OMVC Defines Mobile DTV's Role in the Communications Ecosystem
March 25, 2010
Broadcasters are concerned that if the FCC reallocates 120 MHz of the UHF TV spectrum as recommended by the National Broadband Plan (NBP), there won't be sufficient spectrum for multicast and mobile DTV services. In a press release [PDF] on Mobile DTV's role in the U.S. communications ecosystem, instead of focusing on the potential loss of spectrum, the Open Mobile Video Coalition (OMVC) emphasized the importance of broadcasting and focused on statements in the NBP recognizing the public interest service provided by local broadcasters and the spectral efficiency of mobile DTV (MDTV) broadcasting in delivering various types of content.
The OMVC position is supported by a 19-page white paper [PDF] authored by Danielle Levitas, Group Vice President of IDC's Consumer, Broadband and Digital Marketplace team. "Mobile DTV is a cultural and technical extension of digital over-the-air broadcasting and is a spectrum-efficient technology to deliver hugely popular content," White wrote. "But more than this, Mobile DTV allows consumers to also receive local channels, programming, and advertising, as well as relevant local and national news, emergency information, weather, and other alerts. Like over-the-air broadcasting, Mobile DTV easily makes possible a one to many broadcast that instantaneously can reach millions of viewers,"
Levitas outlined IDC's vision of the future of mobile DTV: "We see Mobile DTV starting as a free service, delivering broadcast channels to viewers on the go. But the upside potential is even more interesting, because the technology can support subscription services to premium channels, a la carte access to other media, cached recording, localized and targeted advertising, and more—especially when Mobile DTV is paired with great mobile devices like netbooks and in-car entertainment systems,"
Levitas' IDC white paper, "Assessing the Mobile DTV Opportunity and Its Role in the United States' Communications Ecosystem" has some interesting observations on broadcasting and MDTV. With all of the talk of the demise of local broadcasting with cable and the Internet, you may be surprised to learn that 97 percent of the top 100 broadcasts of the 2008/2009 season originated from broadcast networks, not cable networks, as reported by Nielsen. A Gallup poll in December 2008 showed local TV news remains the most popular source of news, with more than half the Americans surveyed saying they tuned into local news broadcasts daily, beating out every other media by at least 11 points. A study done this month by the Pew Research Center's Project for Excellence in Journalism found that on a typical day, 78 percent of Americans surveyed get their news from a local TV station.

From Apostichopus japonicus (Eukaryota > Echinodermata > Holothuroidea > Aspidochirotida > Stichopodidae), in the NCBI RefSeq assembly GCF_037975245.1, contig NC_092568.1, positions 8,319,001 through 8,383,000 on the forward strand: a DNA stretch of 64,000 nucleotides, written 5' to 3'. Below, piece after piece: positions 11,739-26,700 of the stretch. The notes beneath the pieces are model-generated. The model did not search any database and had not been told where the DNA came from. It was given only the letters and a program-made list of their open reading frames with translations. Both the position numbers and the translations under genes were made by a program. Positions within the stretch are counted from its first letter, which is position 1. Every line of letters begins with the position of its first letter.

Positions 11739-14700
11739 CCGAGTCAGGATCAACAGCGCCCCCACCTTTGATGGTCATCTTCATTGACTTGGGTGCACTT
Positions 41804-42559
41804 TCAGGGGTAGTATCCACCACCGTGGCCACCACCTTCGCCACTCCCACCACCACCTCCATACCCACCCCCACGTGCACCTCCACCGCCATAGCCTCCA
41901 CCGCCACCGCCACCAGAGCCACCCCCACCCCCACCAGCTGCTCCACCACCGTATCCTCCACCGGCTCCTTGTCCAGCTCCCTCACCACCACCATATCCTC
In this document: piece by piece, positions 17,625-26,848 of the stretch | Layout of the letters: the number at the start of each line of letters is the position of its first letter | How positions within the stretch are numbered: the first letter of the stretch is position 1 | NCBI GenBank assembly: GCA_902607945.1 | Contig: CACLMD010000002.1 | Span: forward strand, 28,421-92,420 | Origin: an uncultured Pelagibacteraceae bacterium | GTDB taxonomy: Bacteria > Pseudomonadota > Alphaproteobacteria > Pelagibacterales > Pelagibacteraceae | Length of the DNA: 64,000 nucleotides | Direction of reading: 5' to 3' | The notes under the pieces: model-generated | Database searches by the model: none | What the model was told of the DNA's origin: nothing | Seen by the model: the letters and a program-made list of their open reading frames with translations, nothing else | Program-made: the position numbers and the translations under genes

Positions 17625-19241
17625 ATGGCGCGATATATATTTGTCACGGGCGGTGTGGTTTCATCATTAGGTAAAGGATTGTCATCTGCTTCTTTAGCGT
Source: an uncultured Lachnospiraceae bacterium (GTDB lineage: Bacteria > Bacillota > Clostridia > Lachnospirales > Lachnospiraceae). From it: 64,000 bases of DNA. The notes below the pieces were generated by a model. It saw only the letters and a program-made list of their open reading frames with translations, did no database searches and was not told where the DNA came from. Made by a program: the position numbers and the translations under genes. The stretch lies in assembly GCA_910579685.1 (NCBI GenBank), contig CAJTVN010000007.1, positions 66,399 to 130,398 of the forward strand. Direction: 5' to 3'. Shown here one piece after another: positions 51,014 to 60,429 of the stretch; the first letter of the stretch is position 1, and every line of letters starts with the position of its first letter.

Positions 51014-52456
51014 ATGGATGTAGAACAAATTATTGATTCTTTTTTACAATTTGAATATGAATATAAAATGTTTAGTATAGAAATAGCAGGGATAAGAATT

The white paper notes that surveys show netbooks are the most popular choice for MDTV viewing, with over 70 percent of the respondents finding MDTV on netbooks appealing. Smartphones were second, with over 65 percent of the respondents finding that platform appealing. The most appealing content was breaking news, followed by emergency reports, weather, and local/regional news.
The interaction between broadcast mobile DTV, consumers and other communications providers is discussed in the report. It also discusses some of the challenges and opportunities for broadcast MDTV. The first and greatest challenge is for broadcasters to roll out MDTV broadcasts soon enough to attract broad participation from OEMs and retailers—OEMs cannot justify a product launch that is not nationwide. The second element is audience measurement, which is important to attract advertisers. Having MDTV available in cell phones and smartphones available through wireless carriers or other operators is the third element. The last major challenge is consumer education. The white paper explains, "Consumers will need to know the state of available broadcasts in their local market (or other markets they regularly travel to), the device types they can use to view Mobile DTV, and if there are fees for various types of Mobile DTV services."
I would add another element. Stations will need to ensure their coverage is reliable. As interest in MDTV grows, consumers will expect it to work where their cellphone works. This may require replacing antennas and increasing transmitter power to allow elliptical or circular polarization and adding on-channel repeaters or a distributed transmission system to improve coverage in urban canyons, transportation centers, office buildings and in terrain shielded areas. We have a lot of work to do!